The details on the story are hazy for me now and searching the web proves futile as I only know remember him by “Mr. [redacted].”

It’d be some years before I came to believe what Ken Kesey preached, that if you weren’t able to worship what you call God in your backyard, he wasn’t gonna be in no church, either.

I learned at the age of 13 that men are corrupt, so all religions are corrupt. And I fell hard from my pedestal of faith. We found out shortly after the child molesting thing that our elementary school Monsignor had been in a relationship with a woman for more than 2 decades. He had to leave the church.

I decided, if God needs me to join a club to prove I believe, then he’s got really, really low self-esteem, because look at some of the members! Let’s not even talk about Creationism, which is a slap in the face at everything God’s capable of, if you’re to believe the book of Genesis in the first place. If God’s so omnipotent, the idea of the Big Bang and millions of years of evolution speak far louder about a God’s powers than this dumbed-down “The Earth is 6,000 years old” bullshit practiced by people too blind to see science is a faith too.

Anyhoo. I was raised Catholic. I was raised to respect others, be kind, be honest, and all that ethicky jazz. I maintain those values. I just don’t figure God anywhere in the picture.

I live my life with virtue because I need to respect myself in the morning. I may not have money, fame, and everything I dream of, but I do have self-respect, and it comes from living up to how I was raised. Ain’t any church that’s gonna change that about me. My ethics guide my life and always will.

Ethics and the Vatican aren’t exactly in bed together, though. Look at the Catholic Church: With properties and assets, it’s about the most powerful and richest organization in the world. But we don’t know that for sure, because the books are kept pretty tight. The Vatican is literally its own nation-state, remember. For insurance purposes, its incredibly vast collection of artwork is valued at about an euro each, according to some reports. This MSNBC report states the Catholic Church received more than $8 billion in donations in 2003 alone. Never mind tax write-offs, present-day property values, or any of that.

And look at the Evangelical movement in the USA, where preachers are VERY well-paid rockstars ministering to the thousands. Yeah. And Jesus, Mohammad, and Buddha lived as paupers. No disconnect there at all.

If you really believe in Jesus and Christianity, then you believe Jesus threw the merchants from the temple. He didn’t believe money and faith went hand-in-hand.

It’s a mockery, what we have today for religion. It’s everything Christ never wanted. Churches hold the riches today, and look at the average person. Not so rich.

Yet I’m morally bankrupt because I don’t practice and celebrate that mockery of everything Christ stood for?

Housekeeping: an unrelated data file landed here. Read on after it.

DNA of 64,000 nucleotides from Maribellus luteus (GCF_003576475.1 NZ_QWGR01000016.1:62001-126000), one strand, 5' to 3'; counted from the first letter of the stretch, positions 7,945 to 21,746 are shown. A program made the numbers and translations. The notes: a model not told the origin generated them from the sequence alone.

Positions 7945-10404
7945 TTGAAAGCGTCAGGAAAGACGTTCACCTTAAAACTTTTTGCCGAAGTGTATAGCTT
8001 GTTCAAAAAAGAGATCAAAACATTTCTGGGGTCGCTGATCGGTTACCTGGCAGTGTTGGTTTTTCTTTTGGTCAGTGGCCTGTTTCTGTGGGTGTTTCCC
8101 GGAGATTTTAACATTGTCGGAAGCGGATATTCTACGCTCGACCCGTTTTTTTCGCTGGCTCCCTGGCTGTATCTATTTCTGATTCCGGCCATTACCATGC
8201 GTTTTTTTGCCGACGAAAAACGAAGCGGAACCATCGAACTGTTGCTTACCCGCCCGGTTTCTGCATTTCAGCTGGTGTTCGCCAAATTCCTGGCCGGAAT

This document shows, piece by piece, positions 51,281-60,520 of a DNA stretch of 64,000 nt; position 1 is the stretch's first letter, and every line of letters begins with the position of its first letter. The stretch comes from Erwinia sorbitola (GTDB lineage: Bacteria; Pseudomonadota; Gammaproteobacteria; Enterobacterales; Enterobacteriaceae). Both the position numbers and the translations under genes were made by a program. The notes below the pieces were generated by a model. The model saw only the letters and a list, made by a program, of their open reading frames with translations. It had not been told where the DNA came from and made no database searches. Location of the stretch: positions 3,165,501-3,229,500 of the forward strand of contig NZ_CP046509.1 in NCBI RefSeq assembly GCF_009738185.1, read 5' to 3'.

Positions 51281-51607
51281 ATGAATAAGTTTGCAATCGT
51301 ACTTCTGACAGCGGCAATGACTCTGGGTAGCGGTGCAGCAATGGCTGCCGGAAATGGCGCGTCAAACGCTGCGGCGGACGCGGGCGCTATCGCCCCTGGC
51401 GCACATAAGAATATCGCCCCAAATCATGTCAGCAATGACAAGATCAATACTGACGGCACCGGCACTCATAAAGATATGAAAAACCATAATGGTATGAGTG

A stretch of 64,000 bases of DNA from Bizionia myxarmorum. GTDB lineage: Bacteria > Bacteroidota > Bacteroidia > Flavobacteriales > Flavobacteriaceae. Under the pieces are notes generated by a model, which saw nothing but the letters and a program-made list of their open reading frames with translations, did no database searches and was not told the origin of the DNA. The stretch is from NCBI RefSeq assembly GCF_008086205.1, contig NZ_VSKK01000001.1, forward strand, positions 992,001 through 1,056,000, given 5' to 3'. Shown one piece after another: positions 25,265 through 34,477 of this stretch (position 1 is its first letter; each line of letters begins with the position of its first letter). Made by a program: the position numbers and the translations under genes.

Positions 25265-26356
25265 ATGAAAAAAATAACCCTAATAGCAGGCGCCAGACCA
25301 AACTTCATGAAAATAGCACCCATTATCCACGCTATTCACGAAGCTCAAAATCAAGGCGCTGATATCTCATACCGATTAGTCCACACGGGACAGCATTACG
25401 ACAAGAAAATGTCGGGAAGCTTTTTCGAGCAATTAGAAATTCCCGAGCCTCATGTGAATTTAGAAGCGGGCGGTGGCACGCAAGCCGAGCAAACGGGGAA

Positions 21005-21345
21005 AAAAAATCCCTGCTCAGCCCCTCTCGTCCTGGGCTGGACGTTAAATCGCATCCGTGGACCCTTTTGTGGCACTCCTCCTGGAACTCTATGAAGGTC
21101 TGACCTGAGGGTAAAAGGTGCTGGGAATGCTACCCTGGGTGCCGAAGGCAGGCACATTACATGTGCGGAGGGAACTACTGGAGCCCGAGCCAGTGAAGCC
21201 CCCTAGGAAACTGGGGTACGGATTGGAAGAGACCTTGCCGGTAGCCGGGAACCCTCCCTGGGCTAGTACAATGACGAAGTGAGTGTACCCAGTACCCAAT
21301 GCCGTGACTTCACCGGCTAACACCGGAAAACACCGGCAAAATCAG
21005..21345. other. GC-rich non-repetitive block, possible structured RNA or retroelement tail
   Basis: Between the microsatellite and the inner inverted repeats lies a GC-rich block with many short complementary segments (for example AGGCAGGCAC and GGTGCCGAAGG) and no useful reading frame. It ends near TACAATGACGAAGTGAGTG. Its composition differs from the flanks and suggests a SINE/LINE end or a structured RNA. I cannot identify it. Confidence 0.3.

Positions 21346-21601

Don’t tell me religion today is moral when it shouts down the search for human rights for gays. Don’t tell me the Catholic Church has the high ground when it had as its Pope for the last decade or so a Holocaust apologist. Don’t tell me faiths that take in more money than they give back to the poor are doing what God wants of them.

Religion today is nothing of what it has been written as in the Bible. It’s sanctimony and judgment. Church is where the dollar talks and transparency walks.

Unfortunately, there are good people caught up in that sanctimony and judgment. There are fine Christians in the world, and admirable Muslims, and wonderful Jews. While I rail against religion, I do not rail against the believers, not if they are moral, kind people. But being a believer in religion does not mean one is indeed moral or kind, and that’s why I state there’s that prerequisite.

I will not hold your religion against you if you do not hold my lack thereof against me.

Seems a fair trade.

It is absolutely my moral code which keeps me from practicing religion. Until faiths are led by men and women I can admire and respect, I will turn instead to worshipping nature and the world around me, and living my life as I would have had I found a church worthy of my faith.

I would put my ethics against anyone’s. I absolutely know who I am at heart, and if there were more of me, and less pious sanctimony, this would be a really nice world to live in.

Enhanced by Zemanta
Digg This
Reddit This
Stumble Now!
Buzz This
Vote on DZone
Share on Facebook
Bookmark this on Delicious
Kick It on DotNetKicks.com
Shout it
Share on LinkedIn
Bookmark this on Technorati
Post on Twitter
Google Buzz (aka. Google Reader)
Posted in Being me, Religion | Tagged , , , , , , , , , , , , , | 3 Comments
  • About Steff

    This is my interstellar craft of truth and wit. Buckle up. If you want celebrity gossip, this is not the blog for you. If you want comfortable postings that’ll fill you with happy fuzzy thoughts about the world at large, or self-help guru shit, this is not the blog for you.
    Read more

  • Support Steff!

    I hate ads, but I like money.
    If you like my content,
    feel free to show it through PayPal.
    Support is appreciated.